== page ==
SPELLMAN LAW, P.C.
Based In West Des Moines, Iowa, Practicing In Central
Iowa And Throughout The State Of Iowa

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How Ponzi schemes work and red flags

On Behalf of | Apr 15, 2022 | Uncategorized |

Financial crimes in West Des Moines, Iowa happen when the perpetrator has the intention of depriving a person of property through deceit. These schemes are commonly committed by individuals, corporations, or organizations. A Ponzi scheme is an example of a financial crime.

Overview of Ponzi schemes

Ponzi schemes are financial crimes that promise investors a high profit at little or no risk. However, the income they generate comes from the fees of early investors, making it sound like it works. However, if Ponzi schemes don’t get enough investors or most cash out, they collapse.

Ponzi schemes take their name from the most famous offender, Charles Ponzi, an Italian con artist. Ponzi discovered a way to profit from international postage reply coupons in and promised investors a 100% profit in 90 days. Postal reply coupons were worth more in the United States, so he could sell them for up to a 400% profit.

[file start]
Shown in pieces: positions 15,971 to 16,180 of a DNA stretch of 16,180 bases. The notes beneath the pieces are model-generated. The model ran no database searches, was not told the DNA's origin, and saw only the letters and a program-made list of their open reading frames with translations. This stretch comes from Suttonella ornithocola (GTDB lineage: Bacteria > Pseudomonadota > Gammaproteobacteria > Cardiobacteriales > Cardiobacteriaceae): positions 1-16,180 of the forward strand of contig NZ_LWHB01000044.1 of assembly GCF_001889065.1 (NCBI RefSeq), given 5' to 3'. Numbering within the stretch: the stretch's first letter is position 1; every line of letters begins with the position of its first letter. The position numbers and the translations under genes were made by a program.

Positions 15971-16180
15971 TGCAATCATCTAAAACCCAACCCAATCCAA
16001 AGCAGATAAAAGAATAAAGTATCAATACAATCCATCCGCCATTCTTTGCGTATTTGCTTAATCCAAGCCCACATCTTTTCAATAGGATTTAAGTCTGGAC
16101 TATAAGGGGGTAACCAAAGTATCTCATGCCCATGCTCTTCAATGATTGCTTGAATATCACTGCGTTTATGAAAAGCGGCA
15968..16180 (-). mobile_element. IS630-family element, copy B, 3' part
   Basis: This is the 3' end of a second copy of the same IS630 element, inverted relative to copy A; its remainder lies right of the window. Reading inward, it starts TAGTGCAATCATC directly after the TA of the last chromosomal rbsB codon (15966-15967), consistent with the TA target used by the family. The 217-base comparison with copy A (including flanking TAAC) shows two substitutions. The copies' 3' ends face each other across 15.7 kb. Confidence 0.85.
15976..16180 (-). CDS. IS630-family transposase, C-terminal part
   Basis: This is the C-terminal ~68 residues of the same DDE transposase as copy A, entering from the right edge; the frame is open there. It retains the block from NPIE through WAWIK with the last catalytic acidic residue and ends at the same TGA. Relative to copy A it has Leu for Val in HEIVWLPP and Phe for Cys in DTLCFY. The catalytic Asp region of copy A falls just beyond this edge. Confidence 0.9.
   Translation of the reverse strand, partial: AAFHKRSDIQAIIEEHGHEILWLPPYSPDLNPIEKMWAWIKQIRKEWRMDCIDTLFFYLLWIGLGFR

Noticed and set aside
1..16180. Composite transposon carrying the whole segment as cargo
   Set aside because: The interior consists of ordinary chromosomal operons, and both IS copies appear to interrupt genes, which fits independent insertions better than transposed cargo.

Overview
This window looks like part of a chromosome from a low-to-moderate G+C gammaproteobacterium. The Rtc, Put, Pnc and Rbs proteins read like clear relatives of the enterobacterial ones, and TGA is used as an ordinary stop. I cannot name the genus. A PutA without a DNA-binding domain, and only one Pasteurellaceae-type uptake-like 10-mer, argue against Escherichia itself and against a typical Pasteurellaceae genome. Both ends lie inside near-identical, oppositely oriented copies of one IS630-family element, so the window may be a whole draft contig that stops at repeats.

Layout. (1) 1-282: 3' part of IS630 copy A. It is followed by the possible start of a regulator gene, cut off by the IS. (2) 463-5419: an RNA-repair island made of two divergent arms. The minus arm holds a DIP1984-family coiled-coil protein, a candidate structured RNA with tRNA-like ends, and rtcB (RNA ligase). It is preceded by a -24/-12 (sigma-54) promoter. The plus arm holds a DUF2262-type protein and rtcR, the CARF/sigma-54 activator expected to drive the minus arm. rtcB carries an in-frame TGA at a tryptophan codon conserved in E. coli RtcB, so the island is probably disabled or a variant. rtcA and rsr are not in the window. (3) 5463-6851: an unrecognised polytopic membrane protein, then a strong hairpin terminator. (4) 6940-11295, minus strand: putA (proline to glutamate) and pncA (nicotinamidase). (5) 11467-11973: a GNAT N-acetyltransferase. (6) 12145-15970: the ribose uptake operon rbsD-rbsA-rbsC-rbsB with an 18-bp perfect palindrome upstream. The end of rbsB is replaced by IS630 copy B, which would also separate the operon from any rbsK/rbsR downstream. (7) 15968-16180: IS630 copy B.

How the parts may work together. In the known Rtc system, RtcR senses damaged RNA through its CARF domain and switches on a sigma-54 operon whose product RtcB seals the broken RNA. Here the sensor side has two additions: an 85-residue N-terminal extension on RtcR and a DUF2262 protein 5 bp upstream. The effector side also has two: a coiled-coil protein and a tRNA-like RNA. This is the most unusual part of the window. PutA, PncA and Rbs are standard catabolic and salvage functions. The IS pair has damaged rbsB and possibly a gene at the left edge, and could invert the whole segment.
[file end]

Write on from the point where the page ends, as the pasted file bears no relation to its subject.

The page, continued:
While pyramid and Ponzi schemes work in a similar manner, a pyramid scheme may sell a service or product. A pyramid scheme requires the new recruits to build a downline and they profit from the members below them.

Common signs of a Ponzi scheme

Not only do scammers promise high returns, but they also promise consistent high returns at little or no risk. There is no legal investment without risk or that doesn’t have fluctuating profits based on market conditions.

Laws require investment opportunities to be registered with the SEC, and the sellers need a license. If the licensing and registration are not available, or the background of a seller, it could be a scam. Some other possible signs of Ponzi schemes include issues with paperwork, pressure not to cash out, and secretor complex strategies.

A Ponzi scheme charge can include penalties of huge fines, restitution, and a long jail term. However, it is possible to defend the charges or plea to a lesser sentence.

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Sean P. Spellman
Mary K. “Molly” Spellman